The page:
The Alcohol Quality of Life Scale (AQoLS)50 is a 34-item patient-reported outcome that measures health-related quality of life specific to patients with an AUD, developed from the patient’s perspective. The AQoLs shows good internal consistency (Cronbach’s alpha: 0.96).

The Craving Experience Questionnaire (Frequency) (CEQ-F)51 is a self-assessment tool that evaluates the frequency of cravings over the last week. It is divided into three more dimensions that evaluate the intensity (CEQ-F intensity) and intrusiveness (CEQ-F intrusion) of craving and images (CEQ-F imagery) associated with craving. This questionnaire showed good psychometric properties among patients with AUD (Cronbach’s alpha: 0.94).

The Acceptance and Action Questionnaire (AAQ-II)52 is a 10-item self-assessment tool that reports experiential avoidance and psychological inflexibility. The French version was validated53 and psychometric properties have been documented among a clinical sample of patients with an SUD.52 This tool has good internal consistency (Cronbach’s alpha: 0.75).

The Five Facets Mindfulness Questionnaire (FFMQ)54 is a 39-item questionnaire that measures mindfulness levels on five factors: observing, describing, acting with awareness, non-judging of inner experience and non-reactivity to inner experience. The FFMQ scale was validated in AUD.55 It shows good internal consistency with a Cronbach’s alpha of 0.88 for the total score and ranging from 0.76 to 0.89 for the five factors.

The Impulsive Behaviour Scale (UPPS-P) short version56 is a 20-item self-reported scale. It assesses impulsivity in five different facets: urgency, positive urgency, lack of perseverance, lack of premeditation and sensation seeking. The short French version of the UPPS-P presented good psychometric properties in SUD with Cronbach’s alphas ranging from 0.70 to 0.84 for the five facets.57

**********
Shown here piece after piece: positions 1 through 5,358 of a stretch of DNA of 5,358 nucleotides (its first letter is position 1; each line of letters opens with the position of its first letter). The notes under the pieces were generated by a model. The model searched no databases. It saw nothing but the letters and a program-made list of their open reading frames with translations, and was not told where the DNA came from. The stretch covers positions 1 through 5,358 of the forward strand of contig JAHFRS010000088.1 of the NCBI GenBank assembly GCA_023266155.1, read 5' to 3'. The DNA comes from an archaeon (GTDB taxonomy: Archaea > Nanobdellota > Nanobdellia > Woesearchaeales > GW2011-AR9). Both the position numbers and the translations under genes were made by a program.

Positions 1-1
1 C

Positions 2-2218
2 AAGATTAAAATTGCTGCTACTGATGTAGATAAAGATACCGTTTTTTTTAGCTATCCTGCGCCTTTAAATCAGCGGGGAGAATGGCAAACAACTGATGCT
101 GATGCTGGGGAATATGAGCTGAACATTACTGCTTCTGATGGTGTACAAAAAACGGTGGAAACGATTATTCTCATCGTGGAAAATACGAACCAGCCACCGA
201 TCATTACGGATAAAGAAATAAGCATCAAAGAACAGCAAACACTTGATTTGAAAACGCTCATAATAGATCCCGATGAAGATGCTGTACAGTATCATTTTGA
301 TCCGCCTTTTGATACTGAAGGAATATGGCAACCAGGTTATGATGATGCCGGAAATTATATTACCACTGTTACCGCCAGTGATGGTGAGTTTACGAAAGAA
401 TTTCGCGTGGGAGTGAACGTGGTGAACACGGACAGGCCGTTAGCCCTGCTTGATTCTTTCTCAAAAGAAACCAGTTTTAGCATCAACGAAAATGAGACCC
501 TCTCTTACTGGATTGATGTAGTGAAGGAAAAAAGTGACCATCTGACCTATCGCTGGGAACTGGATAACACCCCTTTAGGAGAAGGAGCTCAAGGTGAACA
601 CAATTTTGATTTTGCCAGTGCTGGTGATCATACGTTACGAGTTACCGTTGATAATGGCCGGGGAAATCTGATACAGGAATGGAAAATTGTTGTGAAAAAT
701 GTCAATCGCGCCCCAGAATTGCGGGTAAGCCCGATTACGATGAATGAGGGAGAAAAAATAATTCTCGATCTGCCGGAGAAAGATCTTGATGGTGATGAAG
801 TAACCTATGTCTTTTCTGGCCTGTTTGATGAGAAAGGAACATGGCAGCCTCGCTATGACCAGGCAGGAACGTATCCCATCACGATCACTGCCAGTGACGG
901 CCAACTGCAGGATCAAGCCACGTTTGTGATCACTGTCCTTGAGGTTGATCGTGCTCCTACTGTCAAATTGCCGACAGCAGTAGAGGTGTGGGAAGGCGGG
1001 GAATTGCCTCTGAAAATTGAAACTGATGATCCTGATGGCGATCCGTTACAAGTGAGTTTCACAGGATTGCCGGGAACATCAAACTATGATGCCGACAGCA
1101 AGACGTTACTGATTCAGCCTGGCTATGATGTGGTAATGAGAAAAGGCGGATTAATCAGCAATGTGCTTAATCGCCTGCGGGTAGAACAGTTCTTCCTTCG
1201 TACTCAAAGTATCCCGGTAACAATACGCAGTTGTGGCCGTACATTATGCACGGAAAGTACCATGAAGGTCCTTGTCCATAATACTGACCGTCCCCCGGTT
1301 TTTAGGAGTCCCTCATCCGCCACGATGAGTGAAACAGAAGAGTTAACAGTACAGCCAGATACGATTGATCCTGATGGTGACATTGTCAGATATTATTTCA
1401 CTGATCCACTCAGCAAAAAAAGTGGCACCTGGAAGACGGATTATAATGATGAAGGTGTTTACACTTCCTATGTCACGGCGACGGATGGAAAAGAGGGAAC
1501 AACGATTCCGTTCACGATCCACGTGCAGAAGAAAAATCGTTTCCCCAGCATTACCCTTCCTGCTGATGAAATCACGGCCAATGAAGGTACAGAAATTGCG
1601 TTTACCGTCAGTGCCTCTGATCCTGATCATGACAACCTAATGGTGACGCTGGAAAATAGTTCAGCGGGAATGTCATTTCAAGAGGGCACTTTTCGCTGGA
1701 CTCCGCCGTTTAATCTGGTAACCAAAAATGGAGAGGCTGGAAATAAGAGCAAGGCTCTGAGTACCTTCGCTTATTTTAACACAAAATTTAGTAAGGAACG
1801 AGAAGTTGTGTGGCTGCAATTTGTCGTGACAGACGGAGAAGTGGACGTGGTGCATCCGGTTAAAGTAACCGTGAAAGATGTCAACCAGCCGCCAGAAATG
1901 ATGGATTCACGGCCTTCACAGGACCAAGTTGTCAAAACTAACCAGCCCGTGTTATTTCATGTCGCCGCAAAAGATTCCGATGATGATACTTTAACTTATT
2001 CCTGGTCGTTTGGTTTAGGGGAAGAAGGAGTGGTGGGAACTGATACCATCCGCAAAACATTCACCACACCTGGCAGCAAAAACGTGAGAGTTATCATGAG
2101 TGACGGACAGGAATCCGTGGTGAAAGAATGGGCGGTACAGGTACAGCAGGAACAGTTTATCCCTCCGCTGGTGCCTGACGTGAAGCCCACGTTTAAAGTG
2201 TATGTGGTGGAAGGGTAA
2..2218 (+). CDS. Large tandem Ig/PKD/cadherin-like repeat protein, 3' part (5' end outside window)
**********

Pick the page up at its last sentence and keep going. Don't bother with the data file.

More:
The Beck Depression Inventory (BDI 21)58 is a 21-item self-questionnaire that assesses the presence and severity of depressive symptoms. The BDI scale also showed good psychometric properties in SUD (Cronbach’s alpha:  0.92).59

The Beck Anxiety Inventory (BAI)60 is a 21-item self-questionnaire that assesses anxiety. This tool was designed specifically for a clinical population in the field of psychiatry, and its developers paid particular attention to its ability to discriminate between anxiety and depression. The French version of this scale showed good psychometric properties (Cronbach’s alpha: 0.85).61 This inventory has been validated in a clinical sample.62

We collected sociodemographic data and other health resources to evaluate the intensity of treatment aside from the MBRP programme. We collected the frequency of the formal and informal practice of meditation after the end of the programme. Formal practice included an intentional commitment of time, for example, sitting meditations or body scans. Informal practice was defined as bringing an intentional awareness to a routine daily activity. It could take place during daily life activities, including, for instance, showering or washing dishes. We also collected data on the use of mindfulness exercises in high-risk situations.